Thursday, May 23, 2013

Honesty Alert: Being a Good Friend

Part of the attempt to live "beyond the cookie cutter" is not accepting the mundane. Not settling for the everyday, and not accepting the average. Sometimes that means evaluating your surroundings, sometimes it's evaluating yourself.

I like to think that I'm a good friend. I love friends. I think about them often and say a little prayer for their well-being. But it gets harder the more a person moves around and the older you become. It's way too easy for me to go a significant amount of time without seeing someone and still consider them to be a close friend. Not everyone works that way.

Some friends are so good at keeping in touch and reaching out. They need constant or consistent nourishment to keep a blossomed friendship strong.

Some friends are good sharers. They will reveal what's in their hearts and on their minds and trust you to do the same. They have no concerns of being judged or misunderstood.

Some friends are selfless. If they know a major event or big day is happening, they find an opportunity to say "Good luck!" or "Congrats!" or "It just wasn't the right thing for you this time."

Some friends just like to have fun. They know how to liven up any situation and it doesn't matter what happened earlier that day, or week, or month.

Some friends can always make you feel better. They let you be upset and cry. They let you dwell in it for just long enough before telling you to pull yourself together and move on. Then, they lock up the sadness and keep it away from you as best as possible.

My strength as a friend lies in finding the most gentle way to say what needs to be said instead of just what one might want to hear. Or so I'm told. If a friend takes it to heart, great. If not, I love you regardless.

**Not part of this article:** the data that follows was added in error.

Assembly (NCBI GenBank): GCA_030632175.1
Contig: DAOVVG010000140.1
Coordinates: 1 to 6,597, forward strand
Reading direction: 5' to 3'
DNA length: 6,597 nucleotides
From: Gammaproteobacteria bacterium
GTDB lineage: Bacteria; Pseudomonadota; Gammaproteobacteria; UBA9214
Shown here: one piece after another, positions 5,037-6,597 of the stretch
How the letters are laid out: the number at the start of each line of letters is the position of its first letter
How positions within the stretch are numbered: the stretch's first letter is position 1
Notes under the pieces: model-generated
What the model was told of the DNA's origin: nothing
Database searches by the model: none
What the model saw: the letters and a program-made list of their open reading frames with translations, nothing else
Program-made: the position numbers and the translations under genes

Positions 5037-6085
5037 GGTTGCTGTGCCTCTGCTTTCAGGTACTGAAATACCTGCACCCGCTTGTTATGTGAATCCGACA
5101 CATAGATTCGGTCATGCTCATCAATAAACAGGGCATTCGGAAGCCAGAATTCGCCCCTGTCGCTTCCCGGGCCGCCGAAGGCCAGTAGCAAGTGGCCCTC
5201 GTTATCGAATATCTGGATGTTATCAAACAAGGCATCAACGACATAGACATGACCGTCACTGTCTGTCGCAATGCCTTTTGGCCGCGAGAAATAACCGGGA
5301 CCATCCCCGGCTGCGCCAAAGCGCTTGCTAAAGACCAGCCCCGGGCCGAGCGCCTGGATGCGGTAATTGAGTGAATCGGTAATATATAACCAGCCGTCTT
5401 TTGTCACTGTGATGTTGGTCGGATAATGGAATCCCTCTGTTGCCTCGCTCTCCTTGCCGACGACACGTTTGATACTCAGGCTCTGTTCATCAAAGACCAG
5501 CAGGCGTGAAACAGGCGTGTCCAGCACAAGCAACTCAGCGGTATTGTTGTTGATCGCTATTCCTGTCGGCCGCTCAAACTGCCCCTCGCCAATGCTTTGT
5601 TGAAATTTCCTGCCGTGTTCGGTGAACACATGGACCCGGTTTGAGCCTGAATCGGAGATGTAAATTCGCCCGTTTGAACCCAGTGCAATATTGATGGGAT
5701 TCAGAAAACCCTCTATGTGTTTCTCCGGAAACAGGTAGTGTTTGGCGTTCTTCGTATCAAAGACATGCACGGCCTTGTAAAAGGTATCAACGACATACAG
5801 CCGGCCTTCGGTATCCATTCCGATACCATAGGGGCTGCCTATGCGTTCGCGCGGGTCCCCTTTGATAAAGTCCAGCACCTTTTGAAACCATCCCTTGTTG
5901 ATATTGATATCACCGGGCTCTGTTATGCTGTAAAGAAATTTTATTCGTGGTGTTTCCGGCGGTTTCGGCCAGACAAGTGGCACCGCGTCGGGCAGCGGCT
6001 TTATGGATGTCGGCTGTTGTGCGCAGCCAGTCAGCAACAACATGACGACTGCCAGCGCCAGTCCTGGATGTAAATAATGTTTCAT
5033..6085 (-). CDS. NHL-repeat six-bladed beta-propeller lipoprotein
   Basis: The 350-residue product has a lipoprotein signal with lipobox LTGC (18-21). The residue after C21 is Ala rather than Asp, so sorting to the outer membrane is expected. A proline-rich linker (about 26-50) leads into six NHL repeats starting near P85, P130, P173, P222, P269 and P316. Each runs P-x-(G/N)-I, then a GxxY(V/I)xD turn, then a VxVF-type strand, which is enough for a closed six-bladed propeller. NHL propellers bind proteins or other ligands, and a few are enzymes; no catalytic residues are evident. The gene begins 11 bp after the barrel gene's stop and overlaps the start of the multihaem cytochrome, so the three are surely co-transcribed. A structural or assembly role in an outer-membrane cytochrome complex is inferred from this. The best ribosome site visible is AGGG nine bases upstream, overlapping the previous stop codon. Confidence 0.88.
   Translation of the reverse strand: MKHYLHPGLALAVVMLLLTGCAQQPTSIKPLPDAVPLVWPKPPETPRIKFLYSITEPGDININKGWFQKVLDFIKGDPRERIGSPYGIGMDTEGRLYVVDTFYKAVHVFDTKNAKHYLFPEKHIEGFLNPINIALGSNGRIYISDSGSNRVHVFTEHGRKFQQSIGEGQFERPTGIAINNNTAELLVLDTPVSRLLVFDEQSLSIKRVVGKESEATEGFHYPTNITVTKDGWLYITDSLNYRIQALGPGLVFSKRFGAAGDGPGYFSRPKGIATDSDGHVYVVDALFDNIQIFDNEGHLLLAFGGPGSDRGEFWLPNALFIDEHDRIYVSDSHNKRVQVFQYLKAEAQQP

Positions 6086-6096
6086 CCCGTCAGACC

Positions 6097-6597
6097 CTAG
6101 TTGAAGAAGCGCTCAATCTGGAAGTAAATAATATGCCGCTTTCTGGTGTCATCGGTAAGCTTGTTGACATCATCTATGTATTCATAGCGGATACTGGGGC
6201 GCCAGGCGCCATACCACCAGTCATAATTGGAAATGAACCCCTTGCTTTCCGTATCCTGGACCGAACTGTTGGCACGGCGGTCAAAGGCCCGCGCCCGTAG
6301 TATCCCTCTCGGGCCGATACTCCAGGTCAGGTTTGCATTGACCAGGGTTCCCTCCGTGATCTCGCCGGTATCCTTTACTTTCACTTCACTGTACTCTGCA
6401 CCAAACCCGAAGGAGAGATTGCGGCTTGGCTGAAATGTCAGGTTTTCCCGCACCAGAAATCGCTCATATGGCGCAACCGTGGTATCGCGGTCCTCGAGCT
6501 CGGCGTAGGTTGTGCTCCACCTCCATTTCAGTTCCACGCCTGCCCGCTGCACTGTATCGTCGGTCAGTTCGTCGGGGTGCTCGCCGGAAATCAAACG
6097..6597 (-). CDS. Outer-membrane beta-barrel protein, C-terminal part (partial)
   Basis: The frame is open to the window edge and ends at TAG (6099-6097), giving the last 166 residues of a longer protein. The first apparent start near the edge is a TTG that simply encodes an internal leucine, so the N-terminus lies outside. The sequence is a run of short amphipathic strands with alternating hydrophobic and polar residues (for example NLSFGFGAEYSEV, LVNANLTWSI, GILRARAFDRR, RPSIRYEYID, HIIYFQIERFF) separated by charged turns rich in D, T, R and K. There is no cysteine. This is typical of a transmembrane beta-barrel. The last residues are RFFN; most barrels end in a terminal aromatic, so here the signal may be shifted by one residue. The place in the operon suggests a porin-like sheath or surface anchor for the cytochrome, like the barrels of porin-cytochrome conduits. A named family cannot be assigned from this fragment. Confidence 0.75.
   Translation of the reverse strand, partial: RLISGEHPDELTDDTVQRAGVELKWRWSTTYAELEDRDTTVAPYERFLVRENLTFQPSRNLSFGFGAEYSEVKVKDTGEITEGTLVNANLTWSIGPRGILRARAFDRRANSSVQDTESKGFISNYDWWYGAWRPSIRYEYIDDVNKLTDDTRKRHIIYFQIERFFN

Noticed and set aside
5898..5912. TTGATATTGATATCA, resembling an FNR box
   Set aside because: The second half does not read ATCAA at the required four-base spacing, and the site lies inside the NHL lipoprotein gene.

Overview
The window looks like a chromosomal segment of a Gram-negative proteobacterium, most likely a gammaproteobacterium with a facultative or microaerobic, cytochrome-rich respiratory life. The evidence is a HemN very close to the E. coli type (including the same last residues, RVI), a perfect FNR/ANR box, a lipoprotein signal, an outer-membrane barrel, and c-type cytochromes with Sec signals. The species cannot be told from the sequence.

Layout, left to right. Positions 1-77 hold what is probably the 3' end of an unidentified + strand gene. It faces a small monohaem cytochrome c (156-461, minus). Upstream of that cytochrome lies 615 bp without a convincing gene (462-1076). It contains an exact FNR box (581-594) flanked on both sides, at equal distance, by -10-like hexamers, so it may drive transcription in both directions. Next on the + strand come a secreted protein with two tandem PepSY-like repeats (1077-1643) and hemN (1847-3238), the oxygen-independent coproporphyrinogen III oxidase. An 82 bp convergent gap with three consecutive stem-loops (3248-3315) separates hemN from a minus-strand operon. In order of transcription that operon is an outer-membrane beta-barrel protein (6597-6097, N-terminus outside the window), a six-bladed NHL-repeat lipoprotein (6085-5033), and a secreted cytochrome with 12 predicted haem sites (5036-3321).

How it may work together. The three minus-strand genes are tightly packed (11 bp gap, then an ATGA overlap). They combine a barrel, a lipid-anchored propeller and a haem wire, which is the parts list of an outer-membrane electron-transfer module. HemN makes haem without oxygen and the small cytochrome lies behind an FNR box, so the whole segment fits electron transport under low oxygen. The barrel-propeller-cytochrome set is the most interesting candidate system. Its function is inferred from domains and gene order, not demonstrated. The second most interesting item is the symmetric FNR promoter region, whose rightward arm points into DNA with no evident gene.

When you're really lucky, you find friends who are good at all of the above.

As I write this, I think of the ways I fall short as a friend and what a blessing it is to have friends much better than myself. These are the things I'd like to work on to be a better friend:
  1. Send mail. Actual mail, with stamps. Real birthday cards even...
  2. Call for no reason. No crisis. No big news. Just because I miss them and want to say hello. The call needn't be more than 5 minutes, unless there is time for more. Commenting/liking/stalking on Facebook does not substitute communicating. 
  3. Ask more open questions. 
  4. Ask someone how they're really doing. 
  5. Let someone know when I'm thinking of them, instead of just enjoying the memory.
What makes you a good friend? Are there qualities you see in other friends you admire? I'd love to know.

Sheila :) 


  1. I really enjoyed this, Sheila. I'd also have to say that what makes you a remarkable friend is that you make the most of the time that you have with people- you seize opportunity to brighten one's day, week, or month.

    1. Aw thanks Margaret :) You're not too shabby yourself, friend! I can't wait to get started on our summer bucket list!


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